Sidestepping Washington's Saudi landmines


Saudi Time Bomb?
WGBH Frontline
Tuesday, February 5, 8.30pm


This program opens with US President George Bush's famous September 20 warning that justified Washington's war on Afghanistan: "Either you are with us or you are with the terrorists". Will Saudi Time Bomb expose Saudi Arabia as a leading sponsor of terrorism? Will it detail how the Saudi ruling class and US imperialism spawned the international terrorist network that became al Qaeda? Don't hold your breath.

Saudi Time Bomb is almost entirely framed by the debate within the US ruling class over whether Washington should urge its repressive Saudi client to "reform" itself or continue "business as usual" with the 5000 oil-rich princes who hold virtually every position of power in the kingdom. It is only in this context that Riyadh's sponsorship of fanatical religious terrorists since at least 1978 is canvassed.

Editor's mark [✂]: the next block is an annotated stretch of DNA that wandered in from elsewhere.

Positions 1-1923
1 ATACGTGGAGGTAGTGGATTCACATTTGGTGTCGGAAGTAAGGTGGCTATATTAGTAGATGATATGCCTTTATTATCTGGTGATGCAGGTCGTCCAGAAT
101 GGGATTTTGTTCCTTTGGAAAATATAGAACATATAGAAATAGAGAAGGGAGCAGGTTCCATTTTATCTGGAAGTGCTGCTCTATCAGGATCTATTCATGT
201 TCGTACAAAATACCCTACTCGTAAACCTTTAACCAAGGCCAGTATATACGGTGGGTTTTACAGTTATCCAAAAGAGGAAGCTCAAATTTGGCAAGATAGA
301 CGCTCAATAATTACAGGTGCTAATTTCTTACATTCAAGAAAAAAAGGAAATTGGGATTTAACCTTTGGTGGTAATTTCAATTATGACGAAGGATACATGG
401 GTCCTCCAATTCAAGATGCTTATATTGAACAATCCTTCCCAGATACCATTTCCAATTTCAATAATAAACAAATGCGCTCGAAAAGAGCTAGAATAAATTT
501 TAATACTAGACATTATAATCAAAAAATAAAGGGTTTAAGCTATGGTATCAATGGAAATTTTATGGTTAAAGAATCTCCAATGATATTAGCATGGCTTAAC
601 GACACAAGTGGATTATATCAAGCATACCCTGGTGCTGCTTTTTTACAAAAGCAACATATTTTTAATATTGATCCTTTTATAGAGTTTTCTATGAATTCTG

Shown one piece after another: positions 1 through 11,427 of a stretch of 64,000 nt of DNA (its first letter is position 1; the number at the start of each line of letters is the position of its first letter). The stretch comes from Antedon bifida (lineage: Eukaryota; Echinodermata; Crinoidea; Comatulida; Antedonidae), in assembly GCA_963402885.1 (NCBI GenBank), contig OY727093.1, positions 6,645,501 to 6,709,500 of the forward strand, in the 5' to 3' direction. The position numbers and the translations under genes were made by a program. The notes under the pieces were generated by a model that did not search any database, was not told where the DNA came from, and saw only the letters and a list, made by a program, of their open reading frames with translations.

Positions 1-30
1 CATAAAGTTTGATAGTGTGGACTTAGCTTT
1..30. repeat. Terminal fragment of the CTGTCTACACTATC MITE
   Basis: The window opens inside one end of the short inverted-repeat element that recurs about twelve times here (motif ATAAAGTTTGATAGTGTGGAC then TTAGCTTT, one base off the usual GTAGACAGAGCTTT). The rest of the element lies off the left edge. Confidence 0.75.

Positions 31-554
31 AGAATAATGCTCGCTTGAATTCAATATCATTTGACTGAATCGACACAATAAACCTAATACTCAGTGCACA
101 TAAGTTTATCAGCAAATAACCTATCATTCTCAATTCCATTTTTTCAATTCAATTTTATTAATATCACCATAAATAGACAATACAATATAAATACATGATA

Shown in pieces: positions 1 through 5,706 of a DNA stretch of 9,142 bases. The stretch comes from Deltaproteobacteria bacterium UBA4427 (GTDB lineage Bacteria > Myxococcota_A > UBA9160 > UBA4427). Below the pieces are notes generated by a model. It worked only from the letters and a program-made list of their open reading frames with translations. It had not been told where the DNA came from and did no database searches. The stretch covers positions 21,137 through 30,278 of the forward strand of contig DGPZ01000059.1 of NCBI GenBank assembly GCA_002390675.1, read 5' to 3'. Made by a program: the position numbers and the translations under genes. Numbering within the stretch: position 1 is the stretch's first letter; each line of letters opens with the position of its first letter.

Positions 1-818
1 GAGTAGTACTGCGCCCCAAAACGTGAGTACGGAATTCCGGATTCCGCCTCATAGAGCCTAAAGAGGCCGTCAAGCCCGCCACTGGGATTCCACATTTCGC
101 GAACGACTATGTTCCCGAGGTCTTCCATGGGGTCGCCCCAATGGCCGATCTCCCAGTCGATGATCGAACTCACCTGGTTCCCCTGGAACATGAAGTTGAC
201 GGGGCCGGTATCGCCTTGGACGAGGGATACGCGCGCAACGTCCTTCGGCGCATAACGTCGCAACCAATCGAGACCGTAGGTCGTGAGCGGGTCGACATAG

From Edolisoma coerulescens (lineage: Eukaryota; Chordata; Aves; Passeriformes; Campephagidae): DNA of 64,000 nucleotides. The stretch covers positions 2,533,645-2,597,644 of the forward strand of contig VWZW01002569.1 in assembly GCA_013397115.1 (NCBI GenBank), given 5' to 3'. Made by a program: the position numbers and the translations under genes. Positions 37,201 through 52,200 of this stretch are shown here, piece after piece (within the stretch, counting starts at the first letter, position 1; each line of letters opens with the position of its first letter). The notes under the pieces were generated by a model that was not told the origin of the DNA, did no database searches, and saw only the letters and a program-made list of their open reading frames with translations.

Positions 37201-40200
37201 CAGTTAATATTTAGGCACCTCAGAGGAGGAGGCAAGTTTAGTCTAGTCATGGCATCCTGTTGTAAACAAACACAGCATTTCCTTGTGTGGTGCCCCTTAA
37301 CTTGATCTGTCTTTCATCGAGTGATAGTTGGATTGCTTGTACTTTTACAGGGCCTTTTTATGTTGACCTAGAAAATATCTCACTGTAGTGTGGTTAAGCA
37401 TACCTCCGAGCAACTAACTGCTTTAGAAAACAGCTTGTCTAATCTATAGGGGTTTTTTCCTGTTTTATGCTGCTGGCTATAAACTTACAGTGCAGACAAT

Some in US ruling circles see the spectre of the 1979 Iranian Revolution hovering above the decadent Saudi autocracy. They fear that the House of Saud's foundations are shakier than ever and, unless a moderate bourgeois opposition is promoted and embraced within reformed state institutions, more extreme anti-Western opposition forces will harness growing popular discontent and topple the monarchy.

Should that happen, Washington would lose its key client state in the Middle East and its control of the vast oil reserves upon which the developed capitalist countries rely. It is this that explains Washington's belated hostility to Osama bin Laden and his terrorist followers. What Saudi Time Bomb makes apparent is that a key component of Washington's "war on terrorism" is to defend its Saudi clients.

Decades of unwavering US political, economic and military support for the corrupt rule of the Saudi sheikhs has led to mounting anti-US sentiment in the cities and provinces — further magnified by Washington's support for the Israeli occupation of Palestine and the misery that sanctions have inflicted on poor Iraqis.